Chess Rhapsodies – compiled by Lucio Etruscus

by ChessBase
5/21/2009 – Chess in the movies and on television – how often we have seen fleeting snippets or thematic scenes. But now an Italian chess fan has put together a large number of them as four "rhapsodies", elegantly edited and set to music. They run, in chronological order, from 1925 to 2008. The music, truly beautiful, is by the exceptional Croatian pianist Maksim Mrvica. Take the time to enjoy this treat.

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Chess Rhapsodies – compiled by Lucio Etruscus

Here is an outstanding compilation of chess scenes from movies and television series, elegantly edited and set to beautiful classical music by Lucio from Rome, Italy. We are highly impressed by the cutting to music, quite apart from the logistics of finding all the clips. The four rhapsodies are in chronological order. The first starts in 1925, the last ends in 2005 (the fourth "chess in telefilms" rhapsody starts in 1966 and ends in 2008). All four are highly enjoyable.

1. Rhapsody on a Theme by Paganini" by Sergei Rachmaninov

2. The Gipsy Maid (La Zingarella) by Giuseppe Verdi

3. Sarabande by George Handel

4. Croatian Rhapsody by Tonči Huljić

While watching the videos we recognized dozens and dozens of actors. With the help of Lucio we are collecting a list of all the films featured in the four rhapsodies, and all the actors visible in them. If you want to help in the process please send in your list, in this form:

R#1 0:55 - Lolita, James Mason, Shelley Winters
R#4 0:17 - Columbo, The Most Dangerous Match, Laurence Harvey, Peter Falk

Please use the feedback button on the left navigation of this page, and make sure you give "Chess Rhapsody" as the subject of your message ("Chess Rhapsodies" is also all right). Since we use a semi-automatic process to sort the messages received, any submissions without the appropriate subject line are liable to be ignored.

The music accompanying these Chess Rhapsody videos is by an extraordinary Croatian pianist who deserves his own piece here.

Maksim Mrvica

Maksim Mrvica was born in Šibenik, a small but beautiful medieval town on Croatia’s Adriatic Coast. It wasn’t long before it became obvious to Maksim’s teachers that he had a rare talent, and the boy was enrolled in Šibenik’s state music school. When he was 15 war broke out in Croatia and life became almost unbearable for the Mrvica family. Bombs fell almost constantly on Šibenik. Maksim recalls: “There were more than 1,000 grenades a day. At one point there were seven whole days when we stayed in the basement and didn’t see the sun. But you got used to it: you had to go on living.”

For Maksim, living meant playing the piano. He would meet his teacher Marija Sekso in the basement of Šibenik’s music school and forget the war, losing himself in the music for hours at a time. As well as grenades, there was the constant threat of being attacked by Serbian snipers – any time spent outside was a danger. For three years the whole family slept each night on the concrete floor of the shelter in their basement.

Eventually a light appeared at the end of the tunnel. Maksim entered his first competition in 1993, practising feverishly to reach the high standards he knew were expected of him. War still raged in Šibenik, but there was peace in Zagreb, where the competition was held. The 18-year-old Maksim had already charmed the judge and audience just by turning up but, once he played, the applause was purely for the music. The judge stopped the competition after Maksim’s performance, immediately announcing him as the winner.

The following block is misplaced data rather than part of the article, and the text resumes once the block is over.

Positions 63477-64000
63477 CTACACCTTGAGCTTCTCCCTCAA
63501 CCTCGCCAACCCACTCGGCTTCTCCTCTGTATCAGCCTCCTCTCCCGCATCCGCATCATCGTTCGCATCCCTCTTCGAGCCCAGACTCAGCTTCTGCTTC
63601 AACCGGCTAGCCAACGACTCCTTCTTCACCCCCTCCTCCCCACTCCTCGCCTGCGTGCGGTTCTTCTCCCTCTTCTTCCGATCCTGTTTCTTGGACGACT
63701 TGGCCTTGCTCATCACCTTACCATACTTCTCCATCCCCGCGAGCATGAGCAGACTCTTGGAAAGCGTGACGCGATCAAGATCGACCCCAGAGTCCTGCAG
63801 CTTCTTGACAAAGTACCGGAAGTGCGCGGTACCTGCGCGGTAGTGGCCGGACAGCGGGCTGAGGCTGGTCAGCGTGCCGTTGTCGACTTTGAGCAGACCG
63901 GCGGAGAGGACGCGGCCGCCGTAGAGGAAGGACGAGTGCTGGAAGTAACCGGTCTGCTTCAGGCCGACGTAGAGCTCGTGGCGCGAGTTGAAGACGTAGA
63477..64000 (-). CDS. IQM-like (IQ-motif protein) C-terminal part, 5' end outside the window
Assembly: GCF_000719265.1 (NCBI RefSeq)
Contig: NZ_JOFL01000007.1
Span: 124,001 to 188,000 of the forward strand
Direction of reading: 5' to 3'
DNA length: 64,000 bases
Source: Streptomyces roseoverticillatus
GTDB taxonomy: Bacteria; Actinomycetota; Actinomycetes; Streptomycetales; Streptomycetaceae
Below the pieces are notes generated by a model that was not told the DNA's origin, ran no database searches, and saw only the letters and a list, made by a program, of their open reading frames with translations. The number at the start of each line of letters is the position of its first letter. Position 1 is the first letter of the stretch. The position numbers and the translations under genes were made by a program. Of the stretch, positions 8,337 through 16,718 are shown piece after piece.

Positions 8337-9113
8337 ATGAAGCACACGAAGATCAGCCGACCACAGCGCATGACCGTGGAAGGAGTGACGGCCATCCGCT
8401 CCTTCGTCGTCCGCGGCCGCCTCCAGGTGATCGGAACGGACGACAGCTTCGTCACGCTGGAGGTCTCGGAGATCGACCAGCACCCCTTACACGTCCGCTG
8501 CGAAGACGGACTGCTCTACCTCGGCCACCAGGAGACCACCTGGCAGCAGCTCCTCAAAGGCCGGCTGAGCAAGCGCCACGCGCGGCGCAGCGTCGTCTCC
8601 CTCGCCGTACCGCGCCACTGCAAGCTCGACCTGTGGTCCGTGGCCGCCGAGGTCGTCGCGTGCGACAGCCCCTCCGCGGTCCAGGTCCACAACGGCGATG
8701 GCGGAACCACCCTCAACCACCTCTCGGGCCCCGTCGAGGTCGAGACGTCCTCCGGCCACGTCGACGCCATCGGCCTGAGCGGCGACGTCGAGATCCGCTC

Maksim went on to study in Zagreb with Vladimir Krpan, one of the country’s most revered music professors, then to the Ferenc Liszt conservatoire in Budapest and finally to Paris before returning to Croatia to record his first album Gestures in 2000. He had modest hopes for the record, but it surpassed all expectations, becoming one of the fastest selling albums ever released in Croatia and winning four Porin awards.

In 2001 Maksim met Tonči Huljić, a musician and composer who not only wrote some original pieces for the young pianist (and continues to do so) but introduced him to the music impresario Mel Bush.

Bush had been looking for a classical pianist for some time; having masterminded the success of the all-girl string quartet Bond he was convinced that there was huge potential for a pianist to break into the classical/pop crossover market, but he hadn’t been able to find the right person. On meeting Maksim he was immediately impressed by his charisma and signed him on the spot after hearing him play just one piece.

Maksim is married to his childhood sweetheart Ana, and the couple have a daughter named LeeLoo (after Milla Jojovovich’s character in The Fifth Element). This may come as a disappointment to our female readers, 90% of whom are bound to be seriously smitten by him after watching the following performances – as will be about 20% of our male audience.

Maksim Mrvica: Rachmaninov-Rimsky-Korsakov: Flight of the Bumble Bee – truly incredible!

Maksim Mrvica playing the Second Hungarian Rhapsody live at the Roundhouse, London. Excellent performance!

There is plenty more by Maksim on YouTube. If you still have the energy you can watch the following version of the Hungarian Rhapsody, with a very different pianist. It won an Oscar and did more for general education in classical music than a million hours in school music classes. The introduction is the Chopin Prelude No. 24.

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